The Latest | Southern California breaking news and trends
Environment & Science

Private firm tows rotting Malibu whale carcass out to sea

A shot taken from NBC LA video of the whale in Malibu.
A shot taken from NBC LA video of the whale in Malibu.
A shot taken from NBC LA video of the whale in Malibu.
The whale shortly after it arrived at a Malibu beach.
Courtesy Jeff Hall/Twitter
A shot taken from NBC LA video of the whale in Malibu.
Many people visited the whale in Malibu.

The rotting carcass of a 41-foot fin whale is floating somewhere 20 miles off the Malibu coast today, after a Malibu businessman and homeowners passed the hat to pay to tow it to sea.

The whale had been killed by a ship, and had created a bureaucratic stink in the seaside community when government agencies disagreed on whose jurisdiction the carcass was fouling.

RELATED: PHOTO: Rotting whale on Malibu beach is gigantic problem

County Fire Department officials were planning to tow it out to sea Saturday night, when the highest tides of the week were expected to allow the remains to float over the rocky reef that had snagged it last weekend.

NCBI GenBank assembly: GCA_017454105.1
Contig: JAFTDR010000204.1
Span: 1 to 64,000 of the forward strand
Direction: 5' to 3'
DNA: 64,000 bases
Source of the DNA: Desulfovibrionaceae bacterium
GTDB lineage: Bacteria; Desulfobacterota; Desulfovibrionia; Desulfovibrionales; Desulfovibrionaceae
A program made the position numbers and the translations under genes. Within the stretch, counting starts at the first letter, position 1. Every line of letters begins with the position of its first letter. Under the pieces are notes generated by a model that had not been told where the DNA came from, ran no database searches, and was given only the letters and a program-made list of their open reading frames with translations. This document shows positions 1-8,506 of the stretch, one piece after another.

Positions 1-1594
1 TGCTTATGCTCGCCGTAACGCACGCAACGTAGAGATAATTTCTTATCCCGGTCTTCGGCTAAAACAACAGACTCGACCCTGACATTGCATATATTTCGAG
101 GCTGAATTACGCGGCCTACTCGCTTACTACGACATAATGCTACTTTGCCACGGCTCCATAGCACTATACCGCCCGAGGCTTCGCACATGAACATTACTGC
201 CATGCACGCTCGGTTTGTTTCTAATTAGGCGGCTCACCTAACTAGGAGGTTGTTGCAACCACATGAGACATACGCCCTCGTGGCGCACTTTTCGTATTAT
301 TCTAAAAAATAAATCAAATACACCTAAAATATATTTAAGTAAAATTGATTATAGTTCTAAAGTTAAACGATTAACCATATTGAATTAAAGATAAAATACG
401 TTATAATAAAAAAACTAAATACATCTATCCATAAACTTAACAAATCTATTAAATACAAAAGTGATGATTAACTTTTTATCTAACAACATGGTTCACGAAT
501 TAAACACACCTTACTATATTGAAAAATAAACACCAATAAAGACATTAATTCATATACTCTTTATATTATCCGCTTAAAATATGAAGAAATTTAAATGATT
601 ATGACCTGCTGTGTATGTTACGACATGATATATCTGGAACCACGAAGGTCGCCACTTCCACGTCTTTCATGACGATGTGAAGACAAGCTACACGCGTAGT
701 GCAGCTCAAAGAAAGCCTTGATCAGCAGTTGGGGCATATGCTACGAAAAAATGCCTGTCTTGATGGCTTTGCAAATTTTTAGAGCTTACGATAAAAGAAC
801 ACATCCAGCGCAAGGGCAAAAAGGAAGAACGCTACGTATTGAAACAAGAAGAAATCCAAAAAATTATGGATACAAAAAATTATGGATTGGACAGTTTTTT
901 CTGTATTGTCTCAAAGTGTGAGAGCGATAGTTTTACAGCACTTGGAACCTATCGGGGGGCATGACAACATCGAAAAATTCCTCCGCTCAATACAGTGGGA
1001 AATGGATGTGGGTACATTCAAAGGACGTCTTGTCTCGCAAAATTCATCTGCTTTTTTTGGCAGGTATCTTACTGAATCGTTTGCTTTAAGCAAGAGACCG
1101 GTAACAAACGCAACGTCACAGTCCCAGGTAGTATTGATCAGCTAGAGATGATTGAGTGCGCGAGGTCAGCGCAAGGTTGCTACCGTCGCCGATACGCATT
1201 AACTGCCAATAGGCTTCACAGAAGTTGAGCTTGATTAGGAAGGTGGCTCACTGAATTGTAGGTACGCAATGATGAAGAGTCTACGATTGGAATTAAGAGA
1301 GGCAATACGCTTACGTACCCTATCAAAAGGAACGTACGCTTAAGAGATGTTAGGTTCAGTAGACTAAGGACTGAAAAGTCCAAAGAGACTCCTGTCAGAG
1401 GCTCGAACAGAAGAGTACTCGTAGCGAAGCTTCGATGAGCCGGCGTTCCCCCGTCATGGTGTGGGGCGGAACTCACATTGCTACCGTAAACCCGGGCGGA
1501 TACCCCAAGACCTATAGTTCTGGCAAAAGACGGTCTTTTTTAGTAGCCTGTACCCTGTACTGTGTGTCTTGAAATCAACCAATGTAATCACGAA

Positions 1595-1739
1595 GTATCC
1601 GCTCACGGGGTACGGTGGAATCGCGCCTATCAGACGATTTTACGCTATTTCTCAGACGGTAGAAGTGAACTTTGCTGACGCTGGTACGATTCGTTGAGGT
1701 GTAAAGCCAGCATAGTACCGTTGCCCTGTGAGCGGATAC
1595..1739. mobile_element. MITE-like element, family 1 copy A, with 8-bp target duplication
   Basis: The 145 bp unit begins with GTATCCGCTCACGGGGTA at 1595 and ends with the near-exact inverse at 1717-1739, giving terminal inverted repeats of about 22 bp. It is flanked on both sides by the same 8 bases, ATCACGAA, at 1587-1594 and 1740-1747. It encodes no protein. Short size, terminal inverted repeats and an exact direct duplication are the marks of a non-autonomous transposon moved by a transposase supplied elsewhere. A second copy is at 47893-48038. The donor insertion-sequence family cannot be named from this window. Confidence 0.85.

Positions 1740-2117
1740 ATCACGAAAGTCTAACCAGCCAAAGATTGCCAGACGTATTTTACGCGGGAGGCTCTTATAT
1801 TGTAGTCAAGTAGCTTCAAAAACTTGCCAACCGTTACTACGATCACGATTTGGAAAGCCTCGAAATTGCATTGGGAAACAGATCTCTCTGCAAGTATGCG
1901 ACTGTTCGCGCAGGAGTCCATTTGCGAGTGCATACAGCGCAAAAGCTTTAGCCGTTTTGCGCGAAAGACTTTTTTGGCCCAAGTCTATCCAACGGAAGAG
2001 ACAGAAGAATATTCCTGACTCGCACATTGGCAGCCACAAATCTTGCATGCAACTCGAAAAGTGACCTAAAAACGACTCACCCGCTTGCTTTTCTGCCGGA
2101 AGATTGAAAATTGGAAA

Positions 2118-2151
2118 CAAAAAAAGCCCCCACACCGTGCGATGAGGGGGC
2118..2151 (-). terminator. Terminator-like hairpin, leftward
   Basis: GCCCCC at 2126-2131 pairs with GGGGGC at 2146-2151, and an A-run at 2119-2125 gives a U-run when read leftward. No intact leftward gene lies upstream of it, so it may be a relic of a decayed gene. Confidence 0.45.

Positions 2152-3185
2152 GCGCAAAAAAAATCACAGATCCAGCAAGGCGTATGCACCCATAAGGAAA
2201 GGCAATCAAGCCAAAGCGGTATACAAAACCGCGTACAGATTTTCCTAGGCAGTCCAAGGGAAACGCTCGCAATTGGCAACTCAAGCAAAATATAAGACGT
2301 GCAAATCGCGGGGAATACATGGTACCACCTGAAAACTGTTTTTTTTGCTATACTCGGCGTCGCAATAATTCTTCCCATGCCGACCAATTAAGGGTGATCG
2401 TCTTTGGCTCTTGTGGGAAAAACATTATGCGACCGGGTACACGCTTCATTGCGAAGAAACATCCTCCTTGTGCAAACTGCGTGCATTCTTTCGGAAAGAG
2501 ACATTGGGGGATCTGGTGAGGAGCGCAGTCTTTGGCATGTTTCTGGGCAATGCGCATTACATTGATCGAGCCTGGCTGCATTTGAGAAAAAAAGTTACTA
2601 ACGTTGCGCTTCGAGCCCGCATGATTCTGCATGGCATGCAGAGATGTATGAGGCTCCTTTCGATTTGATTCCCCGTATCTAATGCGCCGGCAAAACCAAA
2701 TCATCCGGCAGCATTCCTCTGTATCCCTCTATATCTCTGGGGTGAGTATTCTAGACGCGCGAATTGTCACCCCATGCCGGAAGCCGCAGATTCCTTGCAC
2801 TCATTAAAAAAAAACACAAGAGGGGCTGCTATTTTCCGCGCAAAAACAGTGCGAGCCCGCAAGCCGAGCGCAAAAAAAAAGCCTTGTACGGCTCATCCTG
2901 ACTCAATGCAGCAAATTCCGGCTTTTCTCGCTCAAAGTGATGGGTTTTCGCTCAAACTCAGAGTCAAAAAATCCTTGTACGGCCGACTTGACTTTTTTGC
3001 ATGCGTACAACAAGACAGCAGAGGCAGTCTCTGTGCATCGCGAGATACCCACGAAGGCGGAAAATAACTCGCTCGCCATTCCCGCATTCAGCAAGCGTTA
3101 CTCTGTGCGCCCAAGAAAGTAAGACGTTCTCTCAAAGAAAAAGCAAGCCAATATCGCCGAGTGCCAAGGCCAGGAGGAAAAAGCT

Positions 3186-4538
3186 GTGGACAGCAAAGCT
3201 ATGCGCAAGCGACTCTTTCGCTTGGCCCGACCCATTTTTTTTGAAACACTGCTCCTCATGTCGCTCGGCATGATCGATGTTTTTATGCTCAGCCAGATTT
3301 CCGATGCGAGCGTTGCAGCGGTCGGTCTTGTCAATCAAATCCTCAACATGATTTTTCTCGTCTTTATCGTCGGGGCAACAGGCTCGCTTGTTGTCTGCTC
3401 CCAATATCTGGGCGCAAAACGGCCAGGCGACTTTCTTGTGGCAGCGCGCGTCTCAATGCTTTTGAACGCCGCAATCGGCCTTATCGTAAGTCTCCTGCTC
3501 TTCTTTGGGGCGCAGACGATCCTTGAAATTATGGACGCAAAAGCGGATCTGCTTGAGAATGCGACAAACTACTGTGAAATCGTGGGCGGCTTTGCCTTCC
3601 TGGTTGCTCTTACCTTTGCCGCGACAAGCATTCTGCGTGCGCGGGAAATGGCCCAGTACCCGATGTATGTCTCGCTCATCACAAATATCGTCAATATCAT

But a private tow vessel was hired to do the dirty job. Lifeguards said its fee was primarily paid by Bob Moore, a Malibu resident who owns the restaurant at nearby Paradise Cove.

Homeowners living near the reeking mess told the Malibu Patch website that residents also chipped in.

Earlier in the week, the City of Malibu, L.A. county lifeguards, and California State Parks politely pointed fingers at each other as resident clamored for the corpse to be removed.

The city does not own or regulate one inch of the 22 miles of beaches in Malibu, a spokeswoman said. The adjacent dry beach is owned homeowners, and sand below the normal high tide line is owned by the people of California.

But state parks officials said their nearest property was one cove over, and they don't have a boat large enough to drag the rotting mess seaward.

By late last week, local Chumash Indians had reportedly performed a beachside ceremony for the animal's spirit, and government officials said it looked like time and the tides would dispose of the deteriorating mess.